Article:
Given such staggeringly high numbers over the past few years, it’s not surprising to learn retailers are implementing new ways to minimize their losses. Almost 40% of retailers have either started charging return fees, shortened return windows, or are pushing loyalty programs to cover returns.
While these charges help offset costs, they by no means cover the total expense of returned items which include packaging, freight, and labor to process the returns. Making the equation worse, some of those same products end up as discounted items on store shelves further squeezing sellers’ profits.
With the rise in popularity of e-commerce shopping, living rooms have become the new dressing rooms with customers ordering multiple items in different sizes and colors to try on, knowing they can return everything they don’t choose to keep. And it’s not just clothes that get returned, everything from electronics to larger home décor items are returned regularly, either because the product doesn’t meet expectations, or the buyer has a change of mind.
The Returns Process
Once a return is approved, there are costs to return the item to the correct location, as well as shipping replacement items back to the customer if requested. Returned items in suitable condition have to be processed either back into inventory, or refurbished and sold at a discount, sometimes through other channels. All returned goods, from unopened boxes to damaged products, have a monetary value associated with them, and the longer they are held in storage, the more that value depreciates.
Reducing E-commerce Returns
Reducing e-commerce returns is a critical goal for any online retailer to save costs, maintain profit margins, and ensure customer satisfaction. Here are a few strategies to consider:
- Make sure products have a clear and accurate product description
- Provide size guidelines and virtual shopping tools, especially for clothing and accessories
- Display and encourage customer reviews to offer real-life product insights
- Maintain rigorous quality control before shipping to reduce returns due to defects
- Offer flexible exchange rather than refund policies
- Collect feedback on why customers are returning items to improve processes
- Provide excellent customer service and helpful responses
The process of managing returns is called reverse logistics and many companies have access to increasingly sophisticated technology to manage product returns more efficiently. While a lot has changed over the years in the reverse logistics sector, the objective remains the same. As mentioned in ECA’s blog post, “Shippers, It’s Time to Rethink Reverse Logistics,” a sound reverse logistics strategy can not only maximize efficiency and reduce costs for the shipper, but also “minimize bottlenecks, alleviate waste, and increase customer satisfaction.” State-of-the-art systems can help authorize returns, generate shipping labels, automate customer communications, and track products from returns through inventory.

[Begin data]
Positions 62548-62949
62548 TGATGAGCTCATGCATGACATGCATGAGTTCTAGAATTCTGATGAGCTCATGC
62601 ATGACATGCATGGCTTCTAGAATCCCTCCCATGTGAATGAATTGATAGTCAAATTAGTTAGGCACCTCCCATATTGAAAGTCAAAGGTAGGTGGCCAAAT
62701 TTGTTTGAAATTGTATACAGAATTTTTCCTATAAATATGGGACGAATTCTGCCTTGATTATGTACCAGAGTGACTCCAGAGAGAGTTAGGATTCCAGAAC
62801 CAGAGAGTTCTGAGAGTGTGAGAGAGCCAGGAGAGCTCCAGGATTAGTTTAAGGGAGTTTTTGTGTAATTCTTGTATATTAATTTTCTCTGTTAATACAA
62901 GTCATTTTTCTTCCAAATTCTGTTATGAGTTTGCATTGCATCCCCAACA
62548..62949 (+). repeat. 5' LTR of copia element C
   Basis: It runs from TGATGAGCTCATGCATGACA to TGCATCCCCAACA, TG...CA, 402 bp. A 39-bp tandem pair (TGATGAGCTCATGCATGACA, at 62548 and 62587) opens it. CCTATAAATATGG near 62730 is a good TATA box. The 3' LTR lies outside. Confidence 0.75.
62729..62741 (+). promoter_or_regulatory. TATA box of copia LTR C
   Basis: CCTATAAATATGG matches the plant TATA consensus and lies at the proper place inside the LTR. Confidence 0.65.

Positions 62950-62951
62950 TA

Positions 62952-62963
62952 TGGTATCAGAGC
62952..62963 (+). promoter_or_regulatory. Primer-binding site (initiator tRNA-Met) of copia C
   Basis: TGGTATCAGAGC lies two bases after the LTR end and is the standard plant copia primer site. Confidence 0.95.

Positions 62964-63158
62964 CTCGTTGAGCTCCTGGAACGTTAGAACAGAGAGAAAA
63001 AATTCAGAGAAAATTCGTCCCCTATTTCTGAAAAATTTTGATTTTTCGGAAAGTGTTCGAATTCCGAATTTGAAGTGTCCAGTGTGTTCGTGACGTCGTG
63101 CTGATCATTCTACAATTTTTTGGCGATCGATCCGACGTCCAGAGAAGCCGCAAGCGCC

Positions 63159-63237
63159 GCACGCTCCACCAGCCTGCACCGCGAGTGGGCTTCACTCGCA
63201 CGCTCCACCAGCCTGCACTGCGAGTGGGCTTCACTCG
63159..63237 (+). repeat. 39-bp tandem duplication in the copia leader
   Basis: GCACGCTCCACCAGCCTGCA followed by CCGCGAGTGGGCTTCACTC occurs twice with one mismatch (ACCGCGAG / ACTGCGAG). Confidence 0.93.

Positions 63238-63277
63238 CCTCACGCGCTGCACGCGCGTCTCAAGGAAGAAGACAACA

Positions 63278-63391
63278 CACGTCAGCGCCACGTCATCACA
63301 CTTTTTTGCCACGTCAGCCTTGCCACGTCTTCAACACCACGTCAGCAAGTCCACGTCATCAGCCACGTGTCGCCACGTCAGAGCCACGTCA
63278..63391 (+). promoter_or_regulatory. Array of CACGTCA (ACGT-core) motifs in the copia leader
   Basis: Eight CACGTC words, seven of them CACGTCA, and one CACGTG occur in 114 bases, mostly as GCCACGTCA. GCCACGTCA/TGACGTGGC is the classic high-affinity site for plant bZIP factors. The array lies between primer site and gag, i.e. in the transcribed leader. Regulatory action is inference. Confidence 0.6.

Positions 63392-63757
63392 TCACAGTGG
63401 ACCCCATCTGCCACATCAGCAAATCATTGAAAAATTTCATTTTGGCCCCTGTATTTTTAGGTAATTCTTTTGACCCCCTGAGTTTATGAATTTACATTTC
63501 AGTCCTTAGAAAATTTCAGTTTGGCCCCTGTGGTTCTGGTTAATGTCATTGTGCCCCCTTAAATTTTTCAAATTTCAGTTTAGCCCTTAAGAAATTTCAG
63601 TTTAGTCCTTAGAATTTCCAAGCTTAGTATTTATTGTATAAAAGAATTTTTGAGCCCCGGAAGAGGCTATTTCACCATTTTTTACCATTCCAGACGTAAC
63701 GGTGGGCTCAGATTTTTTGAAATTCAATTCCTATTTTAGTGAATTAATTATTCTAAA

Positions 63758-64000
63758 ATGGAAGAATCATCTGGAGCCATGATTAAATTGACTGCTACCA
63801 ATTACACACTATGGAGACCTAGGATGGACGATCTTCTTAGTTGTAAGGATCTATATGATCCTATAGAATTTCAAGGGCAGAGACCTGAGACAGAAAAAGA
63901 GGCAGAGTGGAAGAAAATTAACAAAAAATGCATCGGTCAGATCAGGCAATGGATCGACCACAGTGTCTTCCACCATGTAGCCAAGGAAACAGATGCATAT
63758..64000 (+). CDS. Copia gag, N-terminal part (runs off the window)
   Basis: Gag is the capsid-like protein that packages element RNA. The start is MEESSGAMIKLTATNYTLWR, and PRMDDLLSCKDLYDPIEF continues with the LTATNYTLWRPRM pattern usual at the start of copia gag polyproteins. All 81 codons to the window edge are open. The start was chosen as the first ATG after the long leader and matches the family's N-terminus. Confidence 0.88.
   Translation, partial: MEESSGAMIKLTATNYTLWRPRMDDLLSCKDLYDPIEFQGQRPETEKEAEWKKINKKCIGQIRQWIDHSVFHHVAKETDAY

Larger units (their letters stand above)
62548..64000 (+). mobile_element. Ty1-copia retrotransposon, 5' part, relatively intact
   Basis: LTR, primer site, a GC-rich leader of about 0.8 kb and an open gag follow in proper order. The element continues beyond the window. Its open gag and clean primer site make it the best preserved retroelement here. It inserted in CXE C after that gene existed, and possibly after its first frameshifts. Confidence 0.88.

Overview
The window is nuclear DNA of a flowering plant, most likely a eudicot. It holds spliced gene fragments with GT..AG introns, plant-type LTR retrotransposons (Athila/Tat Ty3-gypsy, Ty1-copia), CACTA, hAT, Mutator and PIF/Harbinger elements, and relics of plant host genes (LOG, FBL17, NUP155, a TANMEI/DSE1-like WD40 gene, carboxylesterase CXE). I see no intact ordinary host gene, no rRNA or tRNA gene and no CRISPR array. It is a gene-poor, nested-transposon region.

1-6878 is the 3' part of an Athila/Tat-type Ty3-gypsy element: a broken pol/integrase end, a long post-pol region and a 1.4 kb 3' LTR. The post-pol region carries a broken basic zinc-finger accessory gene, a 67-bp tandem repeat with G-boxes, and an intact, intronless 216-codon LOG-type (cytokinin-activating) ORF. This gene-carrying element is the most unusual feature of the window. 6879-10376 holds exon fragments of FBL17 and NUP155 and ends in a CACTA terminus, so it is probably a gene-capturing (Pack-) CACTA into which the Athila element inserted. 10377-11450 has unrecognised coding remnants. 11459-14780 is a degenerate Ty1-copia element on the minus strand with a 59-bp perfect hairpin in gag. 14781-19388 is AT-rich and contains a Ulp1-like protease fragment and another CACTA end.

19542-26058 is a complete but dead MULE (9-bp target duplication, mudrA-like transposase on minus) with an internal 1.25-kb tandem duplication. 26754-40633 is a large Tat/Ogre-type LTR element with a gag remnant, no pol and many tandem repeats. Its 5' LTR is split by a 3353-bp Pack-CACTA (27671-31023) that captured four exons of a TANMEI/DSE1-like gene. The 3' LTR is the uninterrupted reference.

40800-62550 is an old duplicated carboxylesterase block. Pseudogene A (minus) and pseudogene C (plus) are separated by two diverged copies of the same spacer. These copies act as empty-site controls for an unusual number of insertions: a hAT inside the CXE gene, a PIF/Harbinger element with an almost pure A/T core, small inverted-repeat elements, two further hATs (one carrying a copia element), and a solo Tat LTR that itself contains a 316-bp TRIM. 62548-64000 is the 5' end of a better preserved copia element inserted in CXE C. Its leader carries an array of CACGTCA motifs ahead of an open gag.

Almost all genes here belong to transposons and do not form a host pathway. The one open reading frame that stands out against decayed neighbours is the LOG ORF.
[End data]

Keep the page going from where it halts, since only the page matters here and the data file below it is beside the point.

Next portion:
AI in Reverse Logistics
A headline in the Wall Street Journal (December 2023) read: “Retailers Enlist AI in Fight Against Returns”. This innovative approach uses artificial intelligence to predict return rates for certain types of products, as well as predict how likely certain groups of customers are to return their purchases. The system forecasts the total profit – or loss – each order will ultimately generate moments after it’s placed. It then tracks which customers actually return their purchases.
Going even further, this data can then be fed into Google’s ad-buying algorithm to help develop the most effective search ads for retailers to target audiences with the highest propensity to purchase and keep their items. Since Dutch online apparel store Omoda started using this AI model in May 2023, it has seen a 5% drop in returns and a 16% rise in profits among all sales driven by search ads.
AI can also help detect fraud and abuse in returns by analyzing patterns and anomalies, optimize reverse logistics by finding the best routes, carriers, and warehouses, and enhance customer service with chatbots, voice assistants, and self-service portals.
Returns management processes and customer experiences are both likely to improve as AI technology evolves and is capable of more sophisticated applications.
One growing trend in the e-commerce industry is self-service returns which eliminates the need for customers to contact customer service and ask for a return authorization. Amazon has streamlined this process through its return portal which provides a faster and more convenient experience, allowing customers to print their pre-paid shipping label and drop off the item at a participating returns location. It’s popular, hassle-free, and fast – refunding the customer as soon as the return is entered into the shipping system.
Reverse Logistics and Sustainability
In closing, it’s also worth noting the increasing importance placed upon reusable or recyclable packaging by customers, who favor companies that utilize sustainable business practices. These practices can include offering incentives to customers choosing eco-friendly delivery and return options, and donating returned items in support of social causes.